Each day some 300 tons of water is used to cool the broken nuclear reactors at the Fukushima Nuclear Power facility. This becomes a part of the stored water in the over 10 meter tall steel tanks which hold over 750,000 tons of water stored at the plant (see first link below to see picture). As of February 2016 there were 1,106 water tanks on the property. The water is stored because during this process the water becomes irradiated with nuclear particles that make the water dangerous to human health. This process began following the earthquake that caused the tsunami and meltdowns at the power plant on a fateful day in March 2011.
The Tokyo Electric Power Company, that runs this plant, feels that it should be allowed to pump this water into the ocean. The problem they are trying to solve is what to do with the water. It is only through 10% of the decommissioning process that is expected to take an additional 30 – 40 years.
It treats the stored water before it is pumped into storage or presumably the ocean. Today they have deployed filtration devices that remove the dangerous isotopes of strontium and cesium. Unfortunately, they do not yet remove tritium that is very costly and difficult to remove.
An article that appeared in The Guardian on April 13, 2016 quoted Ken Buesseler, senior scientist of the Woods Hole Oceanographic Institution. He was commenting about the tritium released by the Fukushima plant, “I would think more has been put into the Irish Sea (from the UK’s Sellafield plant) than would ever be released off Japan.”
The same article goes on to quote Simon Boxall, an oceanographer at the University of Southampton who said, “Even if all of the contaminated water were released into the ocean, it would not contain enough tritium to be detectable by the time it dispersed and reached the US west coast about four years later.” The isotope has a half-life of 12.3 years and all of the storage tanks at the Fukushima Plant contain only 57ml of tritium.
While Simon Boxall dismisses the radioactive water issue, he is not so dismissive when it comes to the already heavily impacted fishing industry. He felt there might be local effects on fish caught in future years.
This fear is echoed by Dr. Ken Buesseler in an article in the April 24, 2015 Daily Beast. Remember the water used to cool Fukushima is filtered for cesium. His concern was cesium that has a half-life of 30 years. He said, “That’s a long time. So you take a contaminated tuna, put it in a can, and it takes 30 years for half of that cesium to decay away per natural processes.”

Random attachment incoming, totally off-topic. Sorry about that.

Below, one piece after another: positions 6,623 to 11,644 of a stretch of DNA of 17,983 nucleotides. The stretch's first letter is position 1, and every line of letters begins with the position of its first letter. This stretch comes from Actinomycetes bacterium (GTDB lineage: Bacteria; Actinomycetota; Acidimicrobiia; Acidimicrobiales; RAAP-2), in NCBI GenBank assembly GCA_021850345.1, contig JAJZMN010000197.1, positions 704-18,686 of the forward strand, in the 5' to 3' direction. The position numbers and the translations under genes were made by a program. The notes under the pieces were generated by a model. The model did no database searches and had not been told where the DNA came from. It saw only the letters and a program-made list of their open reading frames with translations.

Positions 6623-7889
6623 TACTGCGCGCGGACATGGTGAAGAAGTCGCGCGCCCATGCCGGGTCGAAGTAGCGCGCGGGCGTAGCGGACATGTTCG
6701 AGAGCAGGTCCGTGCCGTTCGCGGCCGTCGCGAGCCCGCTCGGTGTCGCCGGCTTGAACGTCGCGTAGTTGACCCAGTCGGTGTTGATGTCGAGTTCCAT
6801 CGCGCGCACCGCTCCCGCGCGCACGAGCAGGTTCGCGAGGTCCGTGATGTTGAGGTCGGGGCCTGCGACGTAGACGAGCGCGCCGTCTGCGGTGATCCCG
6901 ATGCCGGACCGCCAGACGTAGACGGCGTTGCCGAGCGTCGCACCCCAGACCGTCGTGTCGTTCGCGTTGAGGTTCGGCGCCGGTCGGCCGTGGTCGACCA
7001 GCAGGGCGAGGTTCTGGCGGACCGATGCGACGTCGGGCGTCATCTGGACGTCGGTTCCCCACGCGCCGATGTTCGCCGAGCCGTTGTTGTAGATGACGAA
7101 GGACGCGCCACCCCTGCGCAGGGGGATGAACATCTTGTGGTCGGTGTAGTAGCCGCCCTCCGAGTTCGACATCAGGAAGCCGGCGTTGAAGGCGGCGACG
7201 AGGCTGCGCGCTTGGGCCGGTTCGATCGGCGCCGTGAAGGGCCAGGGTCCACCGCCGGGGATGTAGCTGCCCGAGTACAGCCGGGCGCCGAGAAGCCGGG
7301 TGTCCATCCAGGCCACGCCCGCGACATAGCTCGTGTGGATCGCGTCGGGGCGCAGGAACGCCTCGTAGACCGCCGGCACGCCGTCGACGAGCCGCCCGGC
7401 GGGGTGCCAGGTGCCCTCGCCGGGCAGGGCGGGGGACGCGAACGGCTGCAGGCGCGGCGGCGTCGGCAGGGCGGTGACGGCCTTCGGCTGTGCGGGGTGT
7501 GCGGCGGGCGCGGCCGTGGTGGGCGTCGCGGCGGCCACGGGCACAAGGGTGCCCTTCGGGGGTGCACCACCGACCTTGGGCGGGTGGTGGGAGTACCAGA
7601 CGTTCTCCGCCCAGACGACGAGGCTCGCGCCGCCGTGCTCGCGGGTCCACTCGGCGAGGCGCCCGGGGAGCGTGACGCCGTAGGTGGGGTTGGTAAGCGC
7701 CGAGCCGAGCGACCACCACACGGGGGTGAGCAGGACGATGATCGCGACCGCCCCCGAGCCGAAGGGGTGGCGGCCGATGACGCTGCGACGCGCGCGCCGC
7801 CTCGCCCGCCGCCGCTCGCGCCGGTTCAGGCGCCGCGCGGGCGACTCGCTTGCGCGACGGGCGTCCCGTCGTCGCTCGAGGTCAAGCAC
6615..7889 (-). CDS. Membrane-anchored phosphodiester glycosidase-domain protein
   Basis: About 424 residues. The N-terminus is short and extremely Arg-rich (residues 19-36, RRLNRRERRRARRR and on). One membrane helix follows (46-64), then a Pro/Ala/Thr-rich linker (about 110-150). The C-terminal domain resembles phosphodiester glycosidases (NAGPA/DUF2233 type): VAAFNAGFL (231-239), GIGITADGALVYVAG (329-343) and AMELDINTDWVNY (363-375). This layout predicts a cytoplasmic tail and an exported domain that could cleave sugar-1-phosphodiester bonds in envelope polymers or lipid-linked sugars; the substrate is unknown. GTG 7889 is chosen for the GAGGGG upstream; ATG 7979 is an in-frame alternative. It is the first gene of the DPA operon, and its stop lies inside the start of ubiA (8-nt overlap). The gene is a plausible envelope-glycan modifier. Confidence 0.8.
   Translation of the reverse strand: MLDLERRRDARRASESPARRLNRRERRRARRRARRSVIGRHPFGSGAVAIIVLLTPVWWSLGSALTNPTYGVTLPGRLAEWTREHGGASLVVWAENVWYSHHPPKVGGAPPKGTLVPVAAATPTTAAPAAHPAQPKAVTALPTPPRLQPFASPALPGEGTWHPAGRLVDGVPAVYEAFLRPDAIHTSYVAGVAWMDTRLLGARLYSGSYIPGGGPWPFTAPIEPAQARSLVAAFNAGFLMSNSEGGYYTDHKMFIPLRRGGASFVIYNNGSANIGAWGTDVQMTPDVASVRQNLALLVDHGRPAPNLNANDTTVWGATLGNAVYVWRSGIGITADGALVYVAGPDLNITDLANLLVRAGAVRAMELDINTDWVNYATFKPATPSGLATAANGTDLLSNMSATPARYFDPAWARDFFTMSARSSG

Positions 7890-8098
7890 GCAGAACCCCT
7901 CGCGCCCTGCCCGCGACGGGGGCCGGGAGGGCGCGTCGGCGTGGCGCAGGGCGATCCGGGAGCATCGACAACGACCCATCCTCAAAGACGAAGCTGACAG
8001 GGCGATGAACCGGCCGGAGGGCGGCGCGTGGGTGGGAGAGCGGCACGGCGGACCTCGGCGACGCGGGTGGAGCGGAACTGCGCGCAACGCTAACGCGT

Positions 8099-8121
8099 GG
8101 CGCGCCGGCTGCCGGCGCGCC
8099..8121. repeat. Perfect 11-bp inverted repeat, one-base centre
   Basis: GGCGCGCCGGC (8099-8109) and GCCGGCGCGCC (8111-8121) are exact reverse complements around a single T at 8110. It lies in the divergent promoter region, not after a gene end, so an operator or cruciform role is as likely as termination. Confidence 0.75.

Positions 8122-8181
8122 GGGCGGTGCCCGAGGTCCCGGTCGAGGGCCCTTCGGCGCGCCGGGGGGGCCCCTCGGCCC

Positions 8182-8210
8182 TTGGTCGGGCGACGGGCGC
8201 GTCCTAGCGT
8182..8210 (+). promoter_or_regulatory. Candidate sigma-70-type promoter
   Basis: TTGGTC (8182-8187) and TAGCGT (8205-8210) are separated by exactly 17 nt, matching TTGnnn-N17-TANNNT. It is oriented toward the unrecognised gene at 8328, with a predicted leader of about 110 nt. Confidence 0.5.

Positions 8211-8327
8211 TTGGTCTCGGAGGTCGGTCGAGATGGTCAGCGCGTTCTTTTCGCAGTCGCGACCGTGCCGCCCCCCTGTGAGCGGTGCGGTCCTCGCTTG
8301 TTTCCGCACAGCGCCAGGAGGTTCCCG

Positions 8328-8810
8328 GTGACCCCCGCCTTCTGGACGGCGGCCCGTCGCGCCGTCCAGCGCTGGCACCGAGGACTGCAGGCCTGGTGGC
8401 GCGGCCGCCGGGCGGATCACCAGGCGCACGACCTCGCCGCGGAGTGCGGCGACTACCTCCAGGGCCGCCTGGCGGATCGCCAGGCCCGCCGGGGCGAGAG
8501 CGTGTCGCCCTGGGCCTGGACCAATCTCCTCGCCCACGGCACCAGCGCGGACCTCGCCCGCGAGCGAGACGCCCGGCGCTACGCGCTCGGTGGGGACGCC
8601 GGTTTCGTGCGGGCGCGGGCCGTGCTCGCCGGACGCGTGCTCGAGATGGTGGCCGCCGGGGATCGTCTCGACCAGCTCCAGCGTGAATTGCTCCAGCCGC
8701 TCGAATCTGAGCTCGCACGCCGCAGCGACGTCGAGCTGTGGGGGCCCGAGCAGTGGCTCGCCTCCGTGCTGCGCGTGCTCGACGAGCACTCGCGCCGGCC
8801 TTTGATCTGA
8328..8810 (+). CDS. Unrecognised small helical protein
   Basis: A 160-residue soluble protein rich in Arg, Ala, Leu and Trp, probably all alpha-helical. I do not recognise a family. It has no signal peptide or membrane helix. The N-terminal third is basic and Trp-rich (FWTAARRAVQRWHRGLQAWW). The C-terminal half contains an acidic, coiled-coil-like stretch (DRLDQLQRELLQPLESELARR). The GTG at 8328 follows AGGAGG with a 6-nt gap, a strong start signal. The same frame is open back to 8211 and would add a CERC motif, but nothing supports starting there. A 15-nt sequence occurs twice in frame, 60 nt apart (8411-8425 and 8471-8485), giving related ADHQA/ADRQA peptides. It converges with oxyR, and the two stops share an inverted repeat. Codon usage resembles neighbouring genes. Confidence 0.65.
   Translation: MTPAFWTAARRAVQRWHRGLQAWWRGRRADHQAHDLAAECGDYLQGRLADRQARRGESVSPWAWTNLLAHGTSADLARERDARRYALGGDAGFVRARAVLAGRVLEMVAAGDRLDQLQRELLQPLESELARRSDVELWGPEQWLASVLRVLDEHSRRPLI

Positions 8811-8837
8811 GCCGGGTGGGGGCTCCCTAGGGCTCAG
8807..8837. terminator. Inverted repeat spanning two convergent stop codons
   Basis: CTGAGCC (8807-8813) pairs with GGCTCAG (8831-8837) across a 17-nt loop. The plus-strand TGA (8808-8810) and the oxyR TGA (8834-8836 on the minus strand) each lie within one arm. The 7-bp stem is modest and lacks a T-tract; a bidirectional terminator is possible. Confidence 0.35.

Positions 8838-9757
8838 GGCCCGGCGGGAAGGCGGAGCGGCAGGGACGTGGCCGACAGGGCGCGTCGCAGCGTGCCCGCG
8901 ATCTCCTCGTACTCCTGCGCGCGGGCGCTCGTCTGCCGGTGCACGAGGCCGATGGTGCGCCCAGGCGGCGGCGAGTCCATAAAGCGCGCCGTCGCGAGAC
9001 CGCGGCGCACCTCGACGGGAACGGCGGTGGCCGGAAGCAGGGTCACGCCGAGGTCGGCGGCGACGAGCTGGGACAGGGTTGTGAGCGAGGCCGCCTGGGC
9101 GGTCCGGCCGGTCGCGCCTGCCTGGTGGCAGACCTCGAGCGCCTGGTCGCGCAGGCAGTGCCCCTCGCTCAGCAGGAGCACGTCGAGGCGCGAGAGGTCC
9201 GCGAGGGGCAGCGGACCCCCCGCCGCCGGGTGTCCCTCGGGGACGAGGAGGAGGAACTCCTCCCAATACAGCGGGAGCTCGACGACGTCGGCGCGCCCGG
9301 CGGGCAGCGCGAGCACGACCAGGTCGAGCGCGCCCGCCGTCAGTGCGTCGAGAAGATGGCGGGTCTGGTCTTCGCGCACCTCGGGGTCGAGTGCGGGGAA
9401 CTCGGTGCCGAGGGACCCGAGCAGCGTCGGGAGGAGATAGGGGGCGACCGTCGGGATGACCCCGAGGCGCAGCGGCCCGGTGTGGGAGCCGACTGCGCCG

The quote continued, “The bad news is, the Japanese found, through their own monitoring data, cesium levels weren’t going down in fish. That means they’re getting a source – they’re getting fed more cesium. There are still leaks at the site.” Unfortunately the cesium and strontium remain high.
The point is that no one knows what the water will do to fish caught off Japan or fish in the ocean generally. They are radioactive and neither the oceans nor humans can afford more radioactive fish. Japan’s request to discharge the cooling water into the ocean should be turned down. The world cannot afford this solution.
This is a need that has fallen to the company that runs the plant. It may be that this company cannot afford to own more land as a site for water storage. Governments can help. The Japanese or American or the United Nations can come up with the cash that is needed. A concerned populace should provide the political cover so no one is burdened with the cost of storing 300 tons of water a day. We cannot have this contaminated water in the ocean.
Use the following links to access additional information or see the original documents that were the basis of this article.